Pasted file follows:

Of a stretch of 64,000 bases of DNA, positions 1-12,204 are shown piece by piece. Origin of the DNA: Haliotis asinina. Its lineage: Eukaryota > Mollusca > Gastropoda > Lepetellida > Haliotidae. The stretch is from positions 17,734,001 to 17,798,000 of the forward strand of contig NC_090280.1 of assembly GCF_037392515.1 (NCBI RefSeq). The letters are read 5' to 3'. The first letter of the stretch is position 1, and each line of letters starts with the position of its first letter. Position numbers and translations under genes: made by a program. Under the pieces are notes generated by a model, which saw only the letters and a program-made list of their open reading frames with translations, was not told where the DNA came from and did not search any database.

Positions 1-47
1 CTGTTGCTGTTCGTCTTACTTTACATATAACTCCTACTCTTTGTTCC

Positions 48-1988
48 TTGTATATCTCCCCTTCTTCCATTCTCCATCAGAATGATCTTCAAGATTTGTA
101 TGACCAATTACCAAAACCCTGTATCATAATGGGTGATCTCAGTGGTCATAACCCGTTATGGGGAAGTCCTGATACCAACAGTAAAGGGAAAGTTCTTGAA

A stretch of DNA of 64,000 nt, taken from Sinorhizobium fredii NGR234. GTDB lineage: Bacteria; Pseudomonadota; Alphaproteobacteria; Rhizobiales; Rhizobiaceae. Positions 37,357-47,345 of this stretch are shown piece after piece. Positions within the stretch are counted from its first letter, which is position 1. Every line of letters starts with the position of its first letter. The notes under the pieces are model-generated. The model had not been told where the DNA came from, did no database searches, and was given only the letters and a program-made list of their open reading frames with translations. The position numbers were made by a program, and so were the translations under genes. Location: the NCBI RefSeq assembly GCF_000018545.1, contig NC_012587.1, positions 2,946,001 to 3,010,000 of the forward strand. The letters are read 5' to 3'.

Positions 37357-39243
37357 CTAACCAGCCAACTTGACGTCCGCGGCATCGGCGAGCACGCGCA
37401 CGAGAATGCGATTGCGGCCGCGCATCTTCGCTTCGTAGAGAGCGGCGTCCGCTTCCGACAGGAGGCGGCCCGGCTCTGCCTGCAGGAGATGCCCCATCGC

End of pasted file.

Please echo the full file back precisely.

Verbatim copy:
Of a stretch of 64,000 bases of DNA, positions 1-12,204 are shown piece by piece. Origin of the DNA: Haliotis asinina. Its lineage: Eukaryota > Mollusca > Gastropoda > Lepetellida > Haliotidae. The stretch is from positions 17,734,001 to 17,798,000 of the forward strand of contig NC_090280.1 of assembly GCF_037392515.1 (NCBI RefSeq). The letters are read 5' to 3'. The first letter of the stretch is position 1, and each line of letters starts with the position of its first letter. Position numbers and translations under genes: made by a program. Under the pieces are notes generated by a model, which saw only the letters and a program-made list of their open reading frames with translations, was not told where the DNA came from and did not search any database.

Positions 1-47
1 CTGTTGCTGTTCGTCTTACTTTACATATAACTCCTACTCTTTGTTCC

Positions 48-1988
48 TTGTATATCTCCCCTTCTTCCATTCTCCATCAGAATGATCTTCAAGATTTGTA
101 TGACCAATTACCAAAACCCTGTATCATAATGGGTGATCTCAGTGGTCATAACCCGTTATGGGGAAGTCCTGATACCAACAGTAAAGGGAAAGTTCTTGAA

A stretch of DNA of 64,000 nt, taken from Sinorhizobium fredii NGR234. GTDB lineage: Bacteria; Pseudomonadota; Alphaproteobacteria; Rhizobiales; Rhizobiaceae. Positions 37,357-47,345 of this stretch are shown piece after piece. Positions within the stretch are counted from its first letter, which is position 1. Every line of letters starts with the position of its first letter. The notes under the pieces are model-generated. The model had not been told where the DNA came from, did no database searches, and was given only the letters and a program-made list of their open reading frames with translations. The position numbers were made by a program, and so were the translations under genes. Location: the NCBI RefSeq assembly GCF_000018545.1, contig NC_012587.1, positions 2,946,001 to 3,010,000 of the forward strand. The letters are read 5' to 3'.

Positions 37357-39243
37357 CTAACCAGCCAACTTGACGTCCGCGGCATCGGCGAGCACGCGCA
37401 CGAGAATGCGATTGCGGCCGCGCATCTTCGCTTCGTAGAGAGCGGCGTCCGCTTCCGACAGGAGGCGGCCCGGCTCTGCCTGCAGGAGATGCCCCATCGC